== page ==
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Editorials

  • Bourbon industry continues strong

    Thousands came out last weekend for the 17th annual Kentucky Bourbon Festival.

    While many turned out to see what the festival had to offer, others showed up because of their love for bourbon.

  • Bethlehem team deserves praise

    Bethlehem's boys soccer team stamped itself as a st"All A" Classic State Cup title in the past three years.

    The last time the Eagles won the small-school crown in 2006, the win set the tone for the most successful season in school history, which included a win over state power St. Xavier during a run to the quarterfinals of the Kentucky High School Athletic Association state tournament.

  • CATS scores show progress

    Nelson County residents are fortunate to have not only one outstanding public school system, but two. The Commonwealth Accountability Testing System (CATS) scores for the 2007-08 biennium prove it.

    All Bardstown City and Nelson County schools met their goals or made progress. Students, teachers, parents and administrators deserve a hearty pat on the back for their hard work.

  • Hats off to a successful festival

    Thousands of people once again found their way to Bardstown and Nelson County this weekend for the 17th annual Kentucky Bourbon Festival.

    A week of great weather helped to bring the festival to a near record number in attendance. As hundreds filled the lawn Friday, Saturday and Sunday even more showed up at the weekday events and weekend festivities.

  • New Haven was right to raise taxes

    Sometimes a legislative body just needs to do the right thing regardless of the political consequences.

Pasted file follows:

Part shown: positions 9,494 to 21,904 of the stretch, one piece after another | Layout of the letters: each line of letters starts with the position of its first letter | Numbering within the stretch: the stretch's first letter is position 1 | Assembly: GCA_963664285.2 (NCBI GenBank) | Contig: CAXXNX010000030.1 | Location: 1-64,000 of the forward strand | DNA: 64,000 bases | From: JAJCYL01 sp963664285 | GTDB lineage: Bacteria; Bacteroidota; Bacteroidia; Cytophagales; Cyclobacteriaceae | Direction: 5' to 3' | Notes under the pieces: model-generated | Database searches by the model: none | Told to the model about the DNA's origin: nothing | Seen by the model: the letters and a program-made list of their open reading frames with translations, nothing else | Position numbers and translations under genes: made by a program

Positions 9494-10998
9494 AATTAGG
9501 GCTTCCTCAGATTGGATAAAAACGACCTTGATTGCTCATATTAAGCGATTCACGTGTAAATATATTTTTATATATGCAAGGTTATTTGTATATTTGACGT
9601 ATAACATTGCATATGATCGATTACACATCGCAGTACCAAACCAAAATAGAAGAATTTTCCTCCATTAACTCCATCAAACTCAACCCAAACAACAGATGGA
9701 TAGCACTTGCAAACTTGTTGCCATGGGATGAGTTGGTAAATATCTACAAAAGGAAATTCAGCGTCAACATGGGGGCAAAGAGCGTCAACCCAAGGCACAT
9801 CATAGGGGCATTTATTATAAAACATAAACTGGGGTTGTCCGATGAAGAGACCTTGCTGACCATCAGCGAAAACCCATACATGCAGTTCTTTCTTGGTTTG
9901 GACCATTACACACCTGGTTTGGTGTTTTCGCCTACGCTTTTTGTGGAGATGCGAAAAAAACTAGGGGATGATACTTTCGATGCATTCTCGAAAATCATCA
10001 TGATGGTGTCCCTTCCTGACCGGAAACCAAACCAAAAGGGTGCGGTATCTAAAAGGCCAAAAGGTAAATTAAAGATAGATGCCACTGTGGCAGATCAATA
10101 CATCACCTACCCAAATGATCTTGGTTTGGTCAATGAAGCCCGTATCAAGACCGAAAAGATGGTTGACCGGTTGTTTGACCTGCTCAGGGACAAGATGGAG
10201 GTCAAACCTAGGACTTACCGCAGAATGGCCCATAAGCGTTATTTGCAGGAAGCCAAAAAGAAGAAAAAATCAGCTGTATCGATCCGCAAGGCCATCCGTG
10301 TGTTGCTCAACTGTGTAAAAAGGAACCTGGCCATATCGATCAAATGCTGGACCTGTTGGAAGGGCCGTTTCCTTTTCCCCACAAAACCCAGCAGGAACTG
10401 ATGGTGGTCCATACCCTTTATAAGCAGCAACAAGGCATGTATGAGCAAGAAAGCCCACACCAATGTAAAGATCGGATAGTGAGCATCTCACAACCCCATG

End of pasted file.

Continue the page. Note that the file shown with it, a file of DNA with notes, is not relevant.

The New Haven Board of Commissioners last week bit the bullet and passed a small tax increase to assure that the community's services would meet expectations. Contrast their action with the majority of the Bardstown City Council earlier this month in voting against the recommendation of Chief Financial Officer Mike Abell and voting down a modest increase on personal property an action that will have an impact on the city budget.

  • Fire issue needs to be resolved

    It is past time for Nelson County to take a hard look at the way the community funds our fire departments.

  • Register for organ donation

    Even for those whose faith is unshakable, the thought of dying can be unsettling. But die we will, ready or not, and preparation is a must.

    Preparing for the end of life should involve signing one’s driver’s license to be an organ donor and registering at www.donatelifeky.org. Jenny Miller Jones, Kentucky Organ Donor Affiliates (KODA) director of education, put it perfectly when she said it is the greatest legacy we can leave.

  • Raising taxes is needed at times

    We’re crossing our fingers that Bardstown City Council didn’t miss the boat last week when it refused to raise personal property taxes.

    By a 4-2 vote, the Council decided to keep personal property tax stagnant for the upcoming year even though the decision meant the city would find itself in the hole by more than $20,000 than the year before. The reason — there is less personal property to tax.

  • Raising taxes is needed at times

    We're crossing our fingers that Bardstown City Council didn't miss the boat last week when it refused to raise personal property taxes.

    By a 4-2 vote, the Council decided to keep personal property tax stagnant for the upcoming year even though the decision meant the city would find itself in the hole by more than $20,000 than the year before. The reason — there is less personal property to tax.

  • Race challenges didn't stop it

    This year's "Bourbon City Challenge," which was last Sunday in the area around Samuels Field, Sympson Lake and west Bardstown, had a pair of major challenges. First, the organizers, led by former Standard Reporter Bob White, lacked a major sponsor and had to scramble to figure out how to pay the bills without serious underwriting. The participants in the run, paddle and peddle competition faced wind gusts of more than 50 mph during the early afternoon dodging falling limbs and being pushed backward and sideways.